The match recommenced on Friday after two and half hours of school and Collins once again came to the crease as he was the not out batsman
Collins batted on and on and at 400  he nearly got out but Victor Fuller Eberle, the youngest player and just 11 years of age, dropped a sitter. Collins realized that he was onto something when he crossed 485 and the by now fairly large crowd which had come to watch him, applauded.
Collins was told that he had just beaten the world record of Andrew Stoddart. He then continued and by the end of the day had made 509 not out. The team score was a mind boggling 680 for 8.
It was then that Collins’ feat got rave reviews. The Times newspaper reported the new world record in its Saturday edition.
It, however, misspelt his name as AEJ Collins and this name struck to him for life.
The next  day being Sunday, the match resumed after Mass at around 12-30 p.m, By then a large crowd had gathered and it warmly applauded Collins.
Collins had been dropped again, on 556 and when he reached 598,  another wicket had fallen. The next day, the school extended the playing hours so as to finish the game but Collins was determined to go on and he did so in style.
A tired Collins was again dropped –first on 605 and again on 619. After just 25 minutes; play, Collins lost his final partner, Thomas Redfern, caught by Victor Fuller-Eberle at Point for 13. Collins was not out on 628.
In all, Collins had played less than seven hours' cricket, carrying his bat. He had hit one six, 4 fives, 31 fours, 33 threes, 146 twos and 87 singles.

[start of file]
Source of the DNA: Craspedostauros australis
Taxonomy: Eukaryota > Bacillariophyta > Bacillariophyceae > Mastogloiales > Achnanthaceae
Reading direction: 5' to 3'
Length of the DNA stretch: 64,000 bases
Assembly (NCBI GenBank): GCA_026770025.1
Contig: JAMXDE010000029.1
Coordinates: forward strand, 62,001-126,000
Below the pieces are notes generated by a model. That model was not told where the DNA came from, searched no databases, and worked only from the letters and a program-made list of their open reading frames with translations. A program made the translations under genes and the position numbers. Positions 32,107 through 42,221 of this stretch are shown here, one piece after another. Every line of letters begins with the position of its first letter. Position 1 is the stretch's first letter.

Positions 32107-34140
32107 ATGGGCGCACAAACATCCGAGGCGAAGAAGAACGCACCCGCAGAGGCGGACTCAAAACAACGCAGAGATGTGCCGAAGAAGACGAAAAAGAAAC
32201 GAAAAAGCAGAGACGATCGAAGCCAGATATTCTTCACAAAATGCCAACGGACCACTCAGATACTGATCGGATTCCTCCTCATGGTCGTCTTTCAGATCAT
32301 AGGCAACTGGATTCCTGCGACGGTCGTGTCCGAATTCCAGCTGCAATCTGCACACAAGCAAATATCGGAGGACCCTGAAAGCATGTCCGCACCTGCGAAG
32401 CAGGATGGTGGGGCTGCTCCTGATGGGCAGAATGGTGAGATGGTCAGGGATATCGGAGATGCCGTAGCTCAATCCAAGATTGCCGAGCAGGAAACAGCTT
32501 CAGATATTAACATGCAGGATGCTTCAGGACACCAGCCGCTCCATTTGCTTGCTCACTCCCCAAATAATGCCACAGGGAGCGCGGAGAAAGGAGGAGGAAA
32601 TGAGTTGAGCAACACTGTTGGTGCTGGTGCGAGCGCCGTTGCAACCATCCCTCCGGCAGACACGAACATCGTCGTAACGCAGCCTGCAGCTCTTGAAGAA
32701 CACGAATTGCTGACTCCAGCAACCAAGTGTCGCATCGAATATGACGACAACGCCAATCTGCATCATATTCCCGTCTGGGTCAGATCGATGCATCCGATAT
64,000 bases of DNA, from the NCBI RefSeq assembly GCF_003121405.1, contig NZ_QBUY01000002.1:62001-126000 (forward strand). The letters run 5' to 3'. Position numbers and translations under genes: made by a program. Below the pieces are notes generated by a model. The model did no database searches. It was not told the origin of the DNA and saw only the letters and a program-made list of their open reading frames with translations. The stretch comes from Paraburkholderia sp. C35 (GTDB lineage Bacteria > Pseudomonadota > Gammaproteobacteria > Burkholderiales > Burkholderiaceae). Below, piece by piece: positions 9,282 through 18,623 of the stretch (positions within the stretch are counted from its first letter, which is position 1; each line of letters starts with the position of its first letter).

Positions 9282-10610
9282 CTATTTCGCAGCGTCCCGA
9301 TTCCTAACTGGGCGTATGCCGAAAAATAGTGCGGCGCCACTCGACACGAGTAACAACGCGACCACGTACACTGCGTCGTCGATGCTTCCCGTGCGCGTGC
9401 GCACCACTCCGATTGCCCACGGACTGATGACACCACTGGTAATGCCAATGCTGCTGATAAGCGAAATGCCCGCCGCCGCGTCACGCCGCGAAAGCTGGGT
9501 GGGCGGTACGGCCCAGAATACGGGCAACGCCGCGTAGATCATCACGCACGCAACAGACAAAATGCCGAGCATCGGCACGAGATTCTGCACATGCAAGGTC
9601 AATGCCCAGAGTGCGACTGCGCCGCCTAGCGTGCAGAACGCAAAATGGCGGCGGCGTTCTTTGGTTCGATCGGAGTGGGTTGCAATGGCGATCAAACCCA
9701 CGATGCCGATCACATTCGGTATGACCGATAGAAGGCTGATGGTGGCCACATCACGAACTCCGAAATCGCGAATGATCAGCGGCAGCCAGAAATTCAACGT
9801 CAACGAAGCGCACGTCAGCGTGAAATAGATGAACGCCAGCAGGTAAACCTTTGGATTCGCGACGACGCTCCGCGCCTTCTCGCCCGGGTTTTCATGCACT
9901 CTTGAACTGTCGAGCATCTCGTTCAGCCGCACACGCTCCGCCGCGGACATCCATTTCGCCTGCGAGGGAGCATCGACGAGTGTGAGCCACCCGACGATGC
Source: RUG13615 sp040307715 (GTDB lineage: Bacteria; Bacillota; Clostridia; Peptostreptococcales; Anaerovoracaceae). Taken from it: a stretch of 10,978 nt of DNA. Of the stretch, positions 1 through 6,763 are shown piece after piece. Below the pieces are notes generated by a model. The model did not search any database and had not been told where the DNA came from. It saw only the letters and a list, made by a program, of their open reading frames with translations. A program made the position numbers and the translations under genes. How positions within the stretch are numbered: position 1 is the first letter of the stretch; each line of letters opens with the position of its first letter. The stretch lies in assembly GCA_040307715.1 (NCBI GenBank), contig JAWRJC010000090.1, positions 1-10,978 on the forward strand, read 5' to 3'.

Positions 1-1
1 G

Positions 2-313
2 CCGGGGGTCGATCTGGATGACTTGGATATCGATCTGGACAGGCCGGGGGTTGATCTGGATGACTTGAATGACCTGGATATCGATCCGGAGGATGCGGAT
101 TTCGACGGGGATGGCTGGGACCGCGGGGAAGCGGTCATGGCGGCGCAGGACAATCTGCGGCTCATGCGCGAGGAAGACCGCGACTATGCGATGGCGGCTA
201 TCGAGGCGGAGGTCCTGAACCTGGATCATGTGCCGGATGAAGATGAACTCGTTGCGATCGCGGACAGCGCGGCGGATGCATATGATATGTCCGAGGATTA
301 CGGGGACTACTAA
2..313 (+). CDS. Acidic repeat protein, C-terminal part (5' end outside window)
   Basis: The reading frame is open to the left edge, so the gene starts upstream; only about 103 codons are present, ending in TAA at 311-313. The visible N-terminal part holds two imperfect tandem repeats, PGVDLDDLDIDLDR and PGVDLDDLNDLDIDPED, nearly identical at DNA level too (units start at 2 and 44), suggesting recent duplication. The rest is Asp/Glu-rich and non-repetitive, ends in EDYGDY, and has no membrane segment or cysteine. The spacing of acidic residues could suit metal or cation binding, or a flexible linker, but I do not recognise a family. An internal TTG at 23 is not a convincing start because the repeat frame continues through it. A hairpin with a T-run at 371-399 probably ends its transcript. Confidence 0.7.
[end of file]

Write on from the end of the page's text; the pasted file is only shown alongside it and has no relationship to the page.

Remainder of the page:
A thoroughly demoralised  North Town House, were bowled out  bowled out for 87 in just 90 minutes of play on Tuesday. The match resumed on Wednesday (June 28) and North Town again collapsed,  making 61 in just over an hour. Clarke House won by an innings and 688 runs. Collins bowled medium pace and tool seven wickets in the first innings and four in the second.
The scoreboard still hangs at the ground today.
Despite this achievement, Collins was never to play first class cricket. He joined the British Army in 1902 and studied at the Royal Military Academy at Woolwich and became an officer in the Royal Engineers. He served with the 2nd Sappers and Miners in India, and was promoted to Lieutenant on June 23,  1907.
He married Ethel Slater in 1914 and was sent to France when the world war broke out. He was killed in action, as a Captain  on November 11,  1914 in the first battle of Ypres.
The only person who came close to this record was Charles Eady, the Australian Test player. He made 566 against Wellington in Hobart in less than eight hours. This innings was spread over three weeks in March 1902.
Others near to this record are Dadabhoy Havewala (515), JC Sharp (505 not out), Malhotra Chamanlal (502 not out), and Brian Lara (501 not out). They are the only four apart from Collins and Eady to have scored 500 or more runs in one innings in any form of cricket.
This is the record of the Indian born Englishman who still holds the record.